By and bye as June wore on, and the season for angling as a remunerative employment was passing away, Sandy would be taking an occasional turn into the forest to ascertain if the stags and the “yell” hinds were coming into condition. When he was satisfied that there were in some favoured glens “good animals”—animals that would command attention in Leadenhall—he would look out the rifle, which he had thrown aside in Banchory, Dufftown, or some other place he was in the way of making his headquarters at the close of the previous season, and which he would now find all covered over with rust and in a sad state of disrepair. The rod was now cast aside, as if he was never to look at it again, and the rifle, put into as good order as was thought necessary, was laid hold of. He now disappeared from the habitations of man, taking with him by way of provisions, a “pocket pistol,” well filled, and a “whisky buckie”—a compound of whisky and oatmeal rolled together like a great pill of two or three pounds’ weight, in fact “Atholl brose” of portable consistence. Several days would elapse before he would again be seen or heard of; but some early morning he would appear, bearing on his shoulders two huge venison haunches which he had probably carried a distance of seven or eight miles during the night.

A few days after these had been despatched to Leadenhall, Sandy would be found, like a prince, at some favourite hotel, surrounded by a gang of harpies who had smelt the game, and practising on their victim’s weakness for “good company,” endeavoured to supply that commodity in return for the “treat” which they knew he would bestow in the most lordly manner. While the price of his haunches lasted, ball and revel were the order of things; and high and fast life went on for some time.

Not, however, on every occasion that he received money from the great London market did Sandy spend it in this foolish and reckless manner. It only so happened when he had the misfortune to fall into the trap laid for him by some worthless and designing loafers, that too often dogged his steps. At other times he would husband his money almost with miser care, and these were so much more frequent than those of a prodigal expenditure that he was seldom without as much as served his needs, after handsome donations to his poor relatives—a duty which he never neglected when he had the means of discharging it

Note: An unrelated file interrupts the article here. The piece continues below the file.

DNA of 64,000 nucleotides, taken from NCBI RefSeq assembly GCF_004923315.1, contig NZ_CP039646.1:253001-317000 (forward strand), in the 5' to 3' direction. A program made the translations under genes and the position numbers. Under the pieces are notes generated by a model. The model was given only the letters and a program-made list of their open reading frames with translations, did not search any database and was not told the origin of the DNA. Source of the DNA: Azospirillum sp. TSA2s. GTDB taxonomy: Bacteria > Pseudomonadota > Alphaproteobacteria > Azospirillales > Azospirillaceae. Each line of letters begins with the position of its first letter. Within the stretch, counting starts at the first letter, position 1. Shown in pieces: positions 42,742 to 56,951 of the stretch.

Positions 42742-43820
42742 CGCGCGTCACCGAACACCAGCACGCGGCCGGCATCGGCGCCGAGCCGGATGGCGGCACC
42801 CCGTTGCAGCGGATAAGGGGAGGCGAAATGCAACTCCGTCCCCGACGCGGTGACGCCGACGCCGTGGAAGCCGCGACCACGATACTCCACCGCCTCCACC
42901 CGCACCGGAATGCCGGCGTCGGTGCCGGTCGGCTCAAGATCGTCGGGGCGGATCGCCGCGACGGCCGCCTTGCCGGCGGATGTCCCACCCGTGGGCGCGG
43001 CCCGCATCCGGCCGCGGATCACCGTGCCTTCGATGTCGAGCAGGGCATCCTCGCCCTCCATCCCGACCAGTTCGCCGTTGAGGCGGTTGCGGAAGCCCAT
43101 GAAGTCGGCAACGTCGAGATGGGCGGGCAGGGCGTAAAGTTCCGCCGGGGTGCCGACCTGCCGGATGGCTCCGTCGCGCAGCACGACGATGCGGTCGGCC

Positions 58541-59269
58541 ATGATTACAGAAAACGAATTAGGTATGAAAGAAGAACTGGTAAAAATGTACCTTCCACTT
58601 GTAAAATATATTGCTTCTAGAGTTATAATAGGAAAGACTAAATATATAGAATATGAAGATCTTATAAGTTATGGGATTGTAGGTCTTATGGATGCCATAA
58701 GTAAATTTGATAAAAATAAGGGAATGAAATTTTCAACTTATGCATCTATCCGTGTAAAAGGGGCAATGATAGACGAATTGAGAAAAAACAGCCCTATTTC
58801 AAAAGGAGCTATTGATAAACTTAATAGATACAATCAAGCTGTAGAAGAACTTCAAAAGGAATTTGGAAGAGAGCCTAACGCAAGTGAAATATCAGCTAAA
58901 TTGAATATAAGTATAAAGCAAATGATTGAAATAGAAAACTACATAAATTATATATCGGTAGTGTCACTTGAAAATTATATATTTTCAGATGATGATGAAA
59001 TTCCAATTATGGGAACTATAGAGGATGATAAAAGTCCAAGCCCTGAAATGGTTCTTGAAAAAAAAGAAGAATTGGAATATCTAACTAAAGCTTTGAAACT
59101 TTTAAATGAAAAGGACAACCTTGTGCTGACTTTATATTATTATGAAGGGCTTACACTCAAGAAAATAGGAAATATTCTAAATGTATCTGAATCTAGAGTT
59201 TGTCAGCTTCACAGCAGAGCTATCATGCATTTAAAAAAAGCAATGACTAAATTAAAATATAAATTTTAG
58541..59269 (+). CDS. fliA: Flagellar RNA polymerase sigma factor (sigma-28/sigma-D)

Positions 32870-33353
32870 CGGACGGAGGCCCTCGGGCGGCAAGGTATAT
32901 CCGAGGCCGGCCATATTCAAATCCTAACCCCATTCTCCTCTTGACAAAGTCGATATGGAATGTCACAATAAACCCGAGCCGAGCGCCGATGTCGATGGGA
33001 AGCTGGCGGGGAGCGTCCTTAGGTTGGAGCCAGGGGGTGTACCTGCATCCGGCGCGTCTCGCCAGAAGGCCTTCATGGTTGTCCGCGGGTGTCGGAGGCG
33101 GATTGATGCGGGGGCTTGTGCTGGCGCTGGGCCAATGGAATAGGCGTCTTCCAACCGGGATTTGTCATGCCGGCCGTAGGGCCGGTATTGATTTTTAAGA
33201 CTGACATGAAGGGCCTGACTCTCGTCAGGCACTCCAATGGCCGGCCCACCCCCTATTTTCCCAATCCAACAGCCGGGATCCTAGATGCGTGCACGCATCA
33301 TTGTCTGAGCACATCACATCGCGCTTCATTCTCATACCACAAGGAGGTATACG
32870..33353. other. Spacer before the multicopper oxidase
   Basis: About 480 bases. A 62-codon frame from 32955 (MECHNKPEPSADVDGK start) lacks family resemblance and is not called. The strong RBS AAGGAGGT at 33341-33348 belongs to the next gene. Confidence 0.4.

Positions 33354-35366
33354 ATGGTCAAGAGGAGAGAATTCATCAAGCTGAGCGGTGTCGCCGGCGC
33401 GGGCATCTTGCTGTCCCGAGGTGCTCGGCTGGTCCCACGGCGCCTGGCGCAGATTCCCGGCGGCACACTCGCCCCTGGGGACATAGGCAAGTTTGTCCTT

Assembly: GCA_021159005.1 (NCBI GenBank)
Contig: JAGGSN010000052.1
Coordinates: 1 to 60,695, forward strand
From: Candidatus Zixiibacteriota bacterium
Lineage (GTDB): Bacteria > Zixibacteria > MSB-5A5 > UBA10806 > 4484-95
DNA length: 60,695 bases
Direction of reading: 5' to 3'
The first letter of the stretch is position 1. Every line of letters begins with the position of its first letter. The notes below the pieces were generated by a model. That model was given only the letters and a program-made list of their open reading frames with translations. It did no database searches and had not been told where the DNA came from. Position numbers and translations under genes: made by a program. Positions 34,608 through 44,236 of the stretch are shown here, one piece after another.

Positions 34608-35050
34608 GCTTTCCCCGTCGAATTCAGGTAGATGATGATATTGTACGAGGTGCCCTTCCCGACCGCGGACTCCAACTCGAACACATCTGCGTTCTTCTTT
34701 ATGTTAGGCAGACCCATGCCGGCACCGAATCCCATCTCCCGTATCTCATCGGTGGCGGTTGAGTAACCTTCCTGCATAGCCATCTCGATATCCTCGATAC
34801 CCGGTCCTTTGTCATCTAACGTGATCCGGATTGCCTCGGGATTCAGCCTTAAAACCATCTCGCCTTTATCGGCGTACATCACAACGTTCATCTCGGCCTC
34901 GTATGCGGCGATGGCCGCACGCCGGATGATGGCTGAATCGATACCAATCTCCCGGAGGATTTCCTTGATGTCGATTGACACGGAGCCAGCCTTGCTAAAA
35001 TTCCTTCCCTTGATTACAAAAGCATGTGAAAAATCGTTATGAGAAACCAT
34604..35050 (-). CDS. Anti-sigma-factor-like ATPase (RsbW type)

“When again in want of money, Sandy would prepare for another expedition, taking the precaution, however, to select a different forest He had several reasons for so acting, among others a desire not to be too hard on any one, unless indeed he bore a grudge to the owner for some act of severity towards himself which he not unfrequently took this way of avenging, but generally from prudential motives, afnud lest the fact of the former inroad should have got wind, or the deer’s “grealach” (inside) might have by some chance been discovered by the keepers who would then be doubly on the alert, or that some one of the many accidents by which murder will be out might render a second visit after so short a time unsafe.”

While poaching for deer he was very seldom detected or caught. This was partly owing to his caution. From long habit he had acquired the art of keeping such a sharp lookout that it was almost impossible for a keeper to approach him unobserved. His piercing eye was continually on the watch for signs of danger as well as for game, both of which he had the faculty of discovering to a degree seldom, if ever, attained by any other man. Besides this, “he made so little noise in the forest,” as the keepers affirmed, “that it wisna good fin’an’ him oot.” Sandy’s aim was so true that a second shot was scarcely ever necessary to secure the game. Yet it was not steadiness but quickness of aim that signalized his shooting. He has often been surpassed at rifle practice at a target, but never at taking up a stag between the trees as it bounded through the forest. "I remember meeting him,” says an old friend who was well acquainted with the character of his shooting, “one day soon after he had been in the forest, and he complained bitterly of himself for having missed two or three fine stags. ‘Were they standing, Sandy?’ said I. ‘They were, James; and I believe that’s how I missed them.’ ‘I think so,’ said I, ‘if you had got a glimpse of them bounding between the trees, there would have been another story to tell’ ”